7.2. Public IPv6 Address Reachability Implications 7.2. Public IPv6 Address Reachability Implications
It is a critical to understand that the concept of reachability It is a critical to understand that the concept of reachability
described here depends upon a knowledge of an address in the DNS. described here depends upon a knowledge of an address in the DNS.
Thus, in order to establish reachability to an end point, a host is Thus, in order to establish reachability to an end point, a host is
dependent upon looking up an IP address in the DNS when a FQDN is dependent upon looking up an IP address in the DNS when a FQDN is
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server host is restricted via a DNS whitelist. Since most Internet server host is restricted via a DNS whitelist. Since most Internet
applications and hosts such as web servers depend upon the DNS, and applications and hosts such as web servers depend upon the DNS, and
as end users connect to FQDNs such as www.example.com and do not as end users connect to FQDNs such as www.example.com and do not
remember or wish to type in an IP address, the notion of reachability remember or wish to type in an IP address, the notion of reachability
described here should be understood to include knowledge of how to described here should be understood to include knowledge of how to
associate a name with a network address. associate a name with a network address.
The predominant experience of end user hosts and servers on the IPv4- The predominant experience of end user hosts and servers on the IPv4-
addressed Internet today is that when a new server with a public IPv4 addressed Internet today is that when a new server with a public IPv4
address is added to the DNS, that a FQDN is immediately useful for address is added to the DNS, that a FQDN is immediately useful for
reaching it. This is a generalization and in Section 5 there are reaching it. This is a generalization and in Section 3 there are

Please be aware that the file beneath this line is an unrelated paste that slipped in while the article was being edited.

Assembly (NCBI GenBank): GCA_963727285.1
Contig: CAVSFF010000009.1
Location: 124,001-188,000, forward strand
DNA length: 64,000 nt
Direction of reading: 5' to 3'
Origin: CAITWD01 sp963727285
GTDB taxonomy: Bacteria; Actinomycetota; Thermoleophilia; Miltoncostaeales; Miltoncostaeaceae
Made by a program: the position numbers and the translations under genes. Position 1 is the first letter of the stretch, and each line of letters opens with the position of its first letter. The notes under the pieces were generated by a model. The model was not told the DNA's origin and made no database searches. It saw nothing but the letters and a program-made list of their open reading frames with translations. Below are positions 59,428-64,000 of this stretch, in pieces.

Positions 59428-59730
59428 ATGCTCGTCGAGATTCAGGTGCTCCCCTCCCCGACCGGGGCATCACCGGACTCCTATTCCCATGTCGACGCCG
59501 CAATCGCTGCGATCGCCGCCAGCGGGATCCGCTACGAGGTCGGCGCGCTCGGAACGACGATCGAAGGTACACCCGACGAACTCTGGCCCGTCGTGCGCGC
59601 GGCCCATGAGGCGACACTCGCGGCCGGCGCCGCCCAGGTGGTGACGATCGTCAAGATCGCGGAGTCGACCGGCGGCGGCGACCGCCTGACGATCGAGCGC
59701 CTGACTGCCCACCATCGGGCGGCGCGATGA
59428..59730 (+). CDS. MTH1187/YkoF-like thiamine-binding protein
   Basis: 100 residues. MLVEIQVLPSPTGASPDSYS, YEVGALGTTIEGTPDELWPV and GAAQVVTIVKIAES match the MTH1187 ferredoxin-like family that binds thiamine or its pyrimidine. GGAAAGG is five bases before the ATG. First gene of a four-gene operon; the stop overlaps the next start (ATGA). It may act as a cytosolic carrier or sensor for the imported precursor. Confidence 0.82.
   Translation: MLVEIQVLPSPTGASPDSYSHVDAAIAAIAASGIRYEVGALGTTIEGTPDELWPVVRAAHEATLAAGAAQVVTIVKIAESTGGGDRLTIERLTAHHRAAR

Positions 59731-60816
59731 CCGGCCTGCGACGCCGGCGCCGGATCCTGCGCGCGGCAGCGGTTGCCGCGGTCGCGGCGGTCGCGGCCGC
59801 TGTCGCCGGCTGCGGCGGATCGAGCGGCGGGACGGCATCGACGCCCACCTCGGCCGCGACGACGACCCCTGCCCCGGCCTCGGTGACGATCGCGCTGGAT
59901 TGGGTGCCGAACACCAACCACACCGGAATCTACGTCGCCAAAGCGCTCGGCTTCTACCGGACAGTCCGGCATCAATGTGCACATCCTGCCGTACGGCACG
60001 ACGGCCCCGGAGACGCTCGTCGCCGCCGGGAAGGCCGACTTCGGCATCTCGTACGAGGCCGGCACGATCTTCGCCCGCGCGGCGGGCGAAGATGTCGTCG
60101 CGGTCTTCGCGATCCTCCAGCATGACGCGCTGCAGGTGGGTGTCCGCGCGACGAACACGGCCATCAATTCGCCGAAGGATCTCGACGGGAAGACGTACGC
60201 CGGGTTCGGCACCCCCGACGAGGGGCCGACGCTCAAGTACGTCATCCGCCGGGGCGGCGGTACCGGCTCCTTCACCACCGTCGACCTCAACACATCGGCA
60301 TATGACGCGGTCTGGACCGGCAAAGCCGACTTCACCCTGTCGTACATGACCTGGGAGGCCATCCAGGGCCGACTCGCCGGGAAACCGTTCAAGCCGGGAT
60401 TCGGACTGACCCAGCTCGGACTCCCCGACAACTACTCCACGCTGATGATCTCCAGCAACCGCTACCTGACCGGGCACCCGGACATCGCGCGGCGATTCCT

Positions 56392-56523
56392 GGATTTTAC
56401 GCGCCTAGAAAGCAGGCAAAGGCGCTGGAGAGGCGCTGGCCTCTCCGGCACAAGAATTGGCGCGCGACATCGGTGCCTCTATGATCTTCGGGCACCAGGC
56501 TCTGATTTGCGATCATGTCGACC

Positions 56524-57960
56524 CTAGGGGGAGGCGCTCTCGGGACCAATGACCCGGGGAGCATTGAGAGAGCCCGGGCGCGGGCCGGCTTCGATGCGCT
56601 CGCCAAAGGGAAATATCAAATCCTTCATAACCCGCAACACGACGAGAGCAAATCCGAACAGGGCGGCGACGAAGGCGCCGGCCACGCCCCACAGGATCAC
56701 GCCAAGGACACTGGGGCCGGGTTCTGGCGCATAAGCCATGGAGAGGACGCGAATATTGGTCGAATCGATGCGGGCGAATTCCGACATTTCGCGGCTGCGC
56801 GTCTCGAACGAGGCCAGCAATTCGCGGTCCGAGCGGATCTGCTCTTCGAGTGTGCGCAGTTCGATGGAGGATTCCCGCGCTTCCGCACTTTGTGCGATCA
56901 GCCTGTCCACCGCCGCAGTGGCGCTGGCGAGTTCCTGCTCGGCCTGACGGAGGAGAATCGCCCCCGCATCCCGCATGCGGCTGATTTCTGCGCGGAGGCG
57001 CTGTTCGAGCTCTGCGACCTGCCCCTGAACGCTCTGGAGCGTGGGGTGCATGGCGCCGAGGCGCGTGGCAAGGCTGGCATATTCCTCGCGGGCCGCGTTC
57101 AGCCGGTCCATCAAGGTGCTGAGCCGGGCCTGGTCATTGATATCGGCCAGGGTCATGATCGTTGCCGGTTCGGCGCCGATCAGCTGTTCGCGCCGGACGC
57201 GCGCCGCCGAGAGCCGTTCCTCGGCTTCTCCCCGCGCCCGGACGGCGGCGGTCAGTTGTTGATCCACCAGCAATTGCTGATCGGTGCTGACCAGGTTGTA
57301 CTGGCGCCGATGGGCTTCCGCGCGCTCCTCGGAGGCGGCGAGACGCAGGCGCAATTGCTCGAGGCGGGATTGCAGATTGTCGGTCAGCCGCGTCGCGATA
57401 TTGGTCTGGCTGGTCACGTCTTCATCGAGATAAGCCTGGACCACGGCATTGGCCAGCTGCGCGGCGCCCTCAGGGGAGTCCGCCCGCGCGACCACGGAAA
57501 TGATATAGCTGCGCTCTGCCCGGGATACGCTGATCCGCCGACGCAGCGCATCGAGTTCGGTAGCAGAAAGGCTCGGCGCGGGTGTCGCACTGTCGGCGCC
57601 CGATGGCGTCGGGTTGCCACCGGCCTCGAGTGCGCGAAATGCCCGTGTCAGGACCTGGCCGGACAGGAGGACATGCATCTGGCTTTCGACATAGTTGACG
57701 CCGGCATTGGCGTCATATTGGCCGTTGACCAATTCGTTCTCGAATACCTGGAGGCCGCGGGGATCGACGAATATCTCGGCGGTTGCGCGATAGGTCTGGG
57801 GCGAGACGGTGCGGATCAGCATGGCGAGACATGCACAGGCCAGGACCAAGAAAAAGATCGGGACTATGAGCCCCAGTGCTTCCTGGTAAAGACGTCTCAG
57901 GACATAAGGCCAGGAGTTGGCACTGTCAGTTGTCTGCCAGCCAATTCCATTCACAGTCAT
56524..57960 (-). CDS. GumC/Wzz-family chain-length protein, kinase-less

examples of common cases where this may not necessarily be the case. examples of common cases where this may not necessarily be the case.
For the purposes of this argument, that concept of accessibility is For the purposes of this argument, that concept of accessibility is
described as "pervasive reachability". It has so far been assumed described as "pervasive reachability". It has so far been assumed
that the same expectations of pervasive reachability would exist in that the same expectations of pervasive reachability would exist in
the IPv6-addressed Internet. However, if DNS Whitelisting is the IPv6-addressed Internet. However, if DNS Whitelisting is
deployed, this will not be the case since only end user hosts using deployed, this will not be the case since only end user hosts using
DNS recursive resolvers that are included in the ACL of a given DNS recursive resolvers that are included in the ACL of a given
domain using DNS Whitelisting would be able to reach new servers in domain using DNS Whitelisting would be able to reach new servers in
that given domain via IPv6 addresses. The expectation of any end that given domain via IPv6 addresses. The expectation of any end
user host being able to connect to any server (essentially both user host being able to connect to any server (essentially both
hosts, just at either end of the network), defined here as "pervasive hosts, just at either end of the network), defined here as "pervasive
reachability", will change to "restricted reachability" with IPv6. reachability", will change to "restricted reachability" with IPv6.
Establishing DNS Whitelisting as an accepted practice in the early Establishing DNS Whitelisting as an accepted practice in the early